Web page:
New eBook: Trade war: The clash of economic systems threatening global prosperity
This new eBook, edited by Dr Meredith Crowley of the University of Cambridge and CEPR constructs a narrative of the US-China Trade War as the outgrowth of long-brewing tensions in the multilateral trading system. Multiple factors – the unprecedented economic growth of an economy operating outside the traditional Western capitalist model, new structures of production with supply chains spanning the globe, geographically concentrated job losses within the US, and a multilateral trading system that has stagnated and failed to keep pace with changes in the world economy – have all contributed to the current mess. The problems extend well beyond the highly visible US-China conflict to the wider community of countries struggling with the interface between Chinese state capitalism and their own capitalist systems, the failure of the WTO to make progress with multilateral negotiations over almost anything, and a dispute resolution system that has veered off track.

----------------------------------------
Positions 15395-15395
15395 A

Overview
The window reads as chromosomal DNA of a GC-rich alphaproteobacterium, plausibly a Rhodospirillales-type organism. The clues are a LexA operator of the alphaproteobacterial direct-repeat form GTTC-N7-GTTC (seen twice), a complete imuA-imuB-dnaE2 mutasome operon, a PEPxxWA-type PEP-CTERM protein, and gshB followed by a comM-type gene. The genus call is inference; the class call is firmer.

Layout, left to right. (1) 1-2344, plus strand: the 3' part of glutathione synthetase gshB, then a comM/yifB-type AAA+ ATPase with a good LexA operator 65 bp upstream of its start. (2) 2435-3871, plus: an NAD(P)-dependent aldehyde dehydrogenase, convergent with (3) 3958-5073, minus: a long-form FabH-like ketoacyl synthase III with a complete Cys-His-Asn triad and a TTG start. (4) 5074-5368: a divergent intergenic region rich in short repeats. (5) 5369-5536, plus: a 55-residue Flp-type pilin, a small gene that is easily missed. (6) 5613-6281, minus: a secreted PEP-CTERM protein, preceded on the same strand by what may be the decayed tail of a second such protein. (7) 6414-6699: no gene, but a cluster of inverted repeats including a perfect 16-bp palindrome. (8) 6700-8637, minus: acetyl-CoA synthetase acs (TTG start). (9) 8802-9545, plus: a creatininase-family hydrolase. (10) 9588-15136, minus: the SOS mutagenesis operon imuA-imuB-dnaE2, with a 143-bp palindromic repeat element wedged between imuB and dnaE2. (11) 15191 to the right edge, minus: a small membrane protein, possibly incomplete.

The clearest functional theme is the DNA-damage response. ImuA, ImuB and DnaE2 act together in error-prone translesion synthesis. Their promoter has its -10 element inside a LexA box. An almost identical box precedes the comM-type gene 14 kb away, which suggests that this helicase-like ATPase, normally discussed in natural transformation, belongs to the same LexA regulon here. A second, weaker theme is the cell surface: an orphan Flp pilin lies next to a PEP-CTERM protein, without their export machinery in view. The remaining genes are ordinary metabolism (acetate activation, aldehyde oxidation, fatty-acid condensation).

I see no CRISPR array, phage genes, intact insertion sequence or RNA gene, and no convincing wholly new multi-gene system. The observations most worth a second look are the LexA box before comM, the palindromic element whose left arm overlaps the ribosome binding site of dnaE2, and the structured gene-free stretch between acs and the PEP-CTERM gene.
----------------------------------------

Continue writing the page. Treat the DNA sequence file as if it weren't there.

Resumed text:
- Beginning with China’s accession to the World Trade Organization (WTO), the book explores the effects of the country’s global integration on US manufacturing workers, the system of WTO dispute settlement, and the implications of China’s rise as a global power.
- Assessments of the economic costs of trade wars follow; contributions quantify which countries lose the most, discuss how firms respond to changes in import tariffs, and explain how the costs of the trade war propagate through global value chains (GVCs).
- The closing chapters investigate the clash of economic systems at the heart of the US-China quarrel, the quiet growth of other measures restricting market access, the unresolved question of how to limit subsidies, and the rise in uncertainty about future trade policy.